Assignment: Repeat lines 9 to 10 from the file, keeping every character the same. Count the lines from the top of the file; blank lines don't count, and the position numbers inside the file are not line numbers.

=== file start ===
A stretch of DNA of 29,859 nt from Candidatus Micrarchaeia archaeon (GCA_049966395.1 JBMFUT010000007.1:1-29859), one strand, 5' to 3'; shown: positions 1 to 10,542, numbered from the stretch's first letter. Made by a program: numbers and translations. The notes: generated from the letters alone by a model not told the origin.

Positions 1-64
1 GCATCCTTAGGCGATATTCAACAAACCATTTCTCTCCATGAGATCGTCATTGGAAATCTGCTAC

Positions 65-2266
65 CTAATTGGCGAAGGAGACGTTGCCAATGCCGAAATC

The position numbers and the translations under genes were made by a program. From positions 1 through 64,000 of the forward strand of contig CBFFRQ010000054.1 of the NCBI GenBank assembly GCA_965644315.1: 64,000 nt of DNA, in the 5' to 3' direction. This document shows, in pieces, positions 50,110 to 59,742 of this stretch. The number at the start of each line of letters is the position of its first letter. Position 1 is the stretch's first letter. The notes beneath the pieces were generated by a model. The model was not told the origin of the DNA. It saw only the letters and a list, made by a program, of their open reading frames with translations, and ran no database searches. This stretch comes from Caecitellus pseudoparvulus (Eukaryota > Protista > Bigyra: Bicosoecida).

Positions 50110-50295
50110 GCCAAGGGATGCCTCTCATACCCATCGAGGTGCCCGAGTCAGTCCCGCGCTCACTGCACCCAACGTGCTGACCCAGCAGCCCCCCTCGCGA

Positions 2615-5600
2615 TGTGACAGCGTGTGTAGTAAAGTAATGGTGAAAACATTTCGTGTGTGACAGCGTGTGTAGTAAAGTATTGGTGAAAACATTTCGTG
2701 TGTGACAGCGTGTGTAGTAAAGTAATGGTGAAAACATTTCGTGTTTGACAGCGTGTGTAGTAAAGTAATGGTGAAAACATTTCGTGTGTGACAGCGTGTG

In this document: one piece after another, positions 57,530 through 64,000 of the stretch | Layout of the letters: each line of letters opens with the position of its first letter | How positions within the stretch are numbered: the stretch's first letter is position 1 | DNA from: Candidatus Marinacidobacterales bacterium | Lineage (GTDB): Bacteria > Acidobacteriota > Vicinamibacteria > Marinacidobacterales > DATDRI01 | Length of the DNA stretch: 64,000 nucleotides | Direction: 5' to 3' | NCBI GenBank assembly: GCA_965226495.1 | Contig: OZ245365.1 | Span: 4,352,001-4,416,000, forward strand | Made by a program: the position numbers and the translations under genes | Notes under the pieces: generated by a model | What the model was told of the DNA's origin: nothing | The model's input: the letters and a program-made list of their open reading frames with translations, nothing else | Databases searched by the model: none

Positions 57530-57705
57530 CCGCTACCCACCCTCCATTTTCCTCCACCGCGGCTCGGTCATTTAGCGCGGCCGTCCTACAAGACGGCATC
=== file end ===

Positions 2615-5600
2615 TGTGACAGCGTGTGTAGTAAAGTAATGGTGAAAACATTTCGTGTGTGACAGCGTGTGTAGTAAAGTATTGGTGAAAACATTTCGTG